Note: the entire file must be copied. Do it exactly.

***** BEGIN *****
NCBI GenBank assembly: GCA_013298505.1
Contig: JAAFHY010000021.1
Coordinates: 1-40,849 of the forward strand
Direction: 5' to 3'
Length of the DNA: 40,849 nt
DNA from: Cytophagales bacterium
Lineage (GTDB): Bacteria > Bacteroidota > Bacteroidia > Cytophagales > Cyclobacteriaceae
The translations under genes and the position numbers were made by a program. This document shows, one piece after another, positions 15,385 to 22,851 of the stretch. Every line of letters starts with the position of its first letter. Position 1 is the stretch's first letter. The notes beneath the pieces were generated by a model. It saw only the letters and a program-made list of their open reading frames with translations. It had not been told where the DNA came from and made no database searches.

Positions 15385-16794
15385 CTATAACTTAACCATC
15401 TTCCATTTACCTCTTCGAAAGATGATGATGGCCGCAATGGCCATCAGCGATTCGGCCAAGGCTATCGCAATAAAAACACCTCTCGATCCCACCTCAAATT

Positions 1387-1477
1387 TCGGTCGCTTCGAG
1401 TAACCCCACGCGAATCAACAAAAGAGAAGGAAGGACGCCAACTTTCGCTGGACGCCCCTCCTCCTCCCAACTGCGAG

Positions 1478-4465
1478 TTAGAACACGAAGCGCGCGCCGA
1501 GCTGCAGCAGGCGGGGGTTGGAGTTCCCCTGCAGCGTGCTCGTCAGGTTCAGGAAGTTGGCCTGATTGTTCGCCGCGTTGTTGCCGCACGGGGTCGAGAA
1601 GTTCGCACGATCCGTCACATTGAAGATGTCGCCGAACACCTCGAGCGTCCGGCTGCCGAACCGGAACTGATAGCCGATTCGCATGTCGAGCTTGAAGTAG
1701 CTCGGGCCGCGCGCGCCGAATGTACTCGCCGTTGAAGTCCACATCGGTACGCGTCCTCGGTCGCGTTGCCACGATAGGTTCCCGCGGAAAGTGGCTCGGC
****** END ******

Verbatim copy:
NCBI GenBank assembly: GCA_013298505.1
Contig: JAAFHY010000021.1
Coordinates: 1-40,849 of the forward strand
Direction: 5' to 3'
Length of the DNA: 40,849 nt
DNA from: Cytophagales bacterium
Lineage (GTDB): Bacteria > Bacteroidota > Bacteroidia > Cytophagales > Cyclobacteriaceae
The translations under genes and the position numbers were made by a program. This document shows, one piece after another, positions 15,385 to 22,851 of the stretch. Every line of letters starts with the position of its first letter. Position 1 is the stretch's first letter. The notes beneath the pieces were generated by a model. It saw only the letters and a program-made list of their open reading frames with translations. It had not been told where the DNA came from and made no database searches.

Positions 15385-16794
15385 CTATAACTTAACCATC
15401 TTCCATTTACCTCTTCGAAAGATGATGATGGCCGCAATGGCCATCAGCGATTCGGCCAAGGCTATCGCAATAAAAACACCTCTCGATCCCACCTCAAATT

Positions 1387-1477
1387 TCGGTCGCTTCGAG
1401 TAACCCCACGCGAATCAACAAAAGAGAAGGAAGGACGCCAACTTTCGCTGGACGCCCCTCCTCCTCCCAACTGCGAG

Positions 1478-4465
1478 TTAGAACACGAAGCGCGCGCCGA
1501 GCTGCAGCAGGCGGGGGTTGGAGTTCCCCTGCAGCGTGCTCGTCAGGTTCAGGAAGTTGGCCTGATTGTTCGCCGCGTTGTTGCCGCACGGGGTCGAGAA
1601 GTTCGCACGATCCGTCACATTGAAGATGTCGCCGAACACCTCGAGCGTCCGGCTGCCGAACCGGAACTGATAGCCGATTCGCATGTCGAGCTTGAAGTAG
1701 CTCGGGCCGCGCGCGCCGAATGTACTCGCCGTTGAAGTCCACATCGGTACGCGTCCTCGGTCGCGTTGCCACGATAGGTTCCCGCGGAAAGTGGCTCGGC